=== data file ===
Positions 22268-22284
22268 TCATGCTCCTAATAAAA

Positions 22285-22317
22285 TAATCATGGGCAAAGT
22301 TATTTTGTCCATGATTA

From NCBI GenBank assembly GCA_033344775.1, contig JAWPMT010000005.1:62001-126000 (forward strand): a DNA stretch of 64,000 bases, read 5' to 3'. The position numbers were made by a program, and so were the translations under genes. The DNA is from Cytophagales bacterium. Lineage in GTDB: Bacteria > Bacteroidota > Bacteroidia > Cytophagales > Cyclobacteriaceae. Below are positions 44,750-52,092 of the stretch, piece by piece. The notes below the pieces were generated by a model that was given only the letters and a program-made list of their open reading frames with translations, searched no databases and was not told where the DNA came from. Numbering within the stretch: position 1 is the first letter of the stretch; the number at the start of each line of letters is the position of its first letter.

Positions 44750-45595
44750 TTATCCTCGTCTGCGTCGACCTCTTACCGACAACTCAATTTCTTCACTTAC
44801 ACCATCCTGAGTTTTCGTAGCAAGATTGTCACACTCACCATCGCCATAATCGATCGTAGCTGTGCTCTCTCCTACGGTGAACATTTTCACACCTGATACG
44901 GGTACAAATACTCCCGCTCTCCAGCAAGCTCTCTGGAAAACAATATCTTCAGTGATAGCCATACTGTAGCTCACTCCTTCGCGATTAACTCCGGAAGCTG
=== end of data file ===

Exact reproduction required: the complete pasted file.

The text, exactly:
Positions 22268-22284
22268 TCATGCTCCTAATAAAA

Positions 22285-22317
22285 TAATCATGGGCAAAGT
22301 TATTTTGTCCATGATTA

From NCBI GenBank assembly GCA_033344775.1, contig JAWPMT010000005.1:62001-126000 (forward strand): a DNA stretch of 64,000 bases, read 5' to 3'. The position numbers were made by a program, and so were the translations under genes. The DNA is from Cytophagales bacterium. Lineage in GTDB: Bacteria > Bacteroidota > Bacteroidia > Cytophagales > Cyclobacteriaceae. Below are positions 44,750-52,092 of the stretch, piece by piece. The notes below the pieces were generated by a model that was given only the letters and a program-made list of their open reading frames with translations, searched no databases and was not told where the DNA came from. Numbering within the stretch: position 1 is the first letter of the stretch; the number at the start of each line of letters is the position of its first letter.

Positions 44750-45595
44750 TTATCCTCGTCTGCGTCGACCTCTTACCGACAACTCAATTTCTTCACTTAC
44801 ACCATCCTGAGTTTTCGTAGCAAGATTGTCACACTCACCATCGCCATAATCGATCGTAGCTGTGCTCTCTCCTACGGTGAACATTTTCACACCTGATACG
44901 GGTACAAATACTCCCGCTCTCCAGCAAGCTCTCTGGAAAACAATATCTTCAGTGATAGCCATACTGTAGCTCACTCCTTCGCGATTAACTCCGGAAGCTG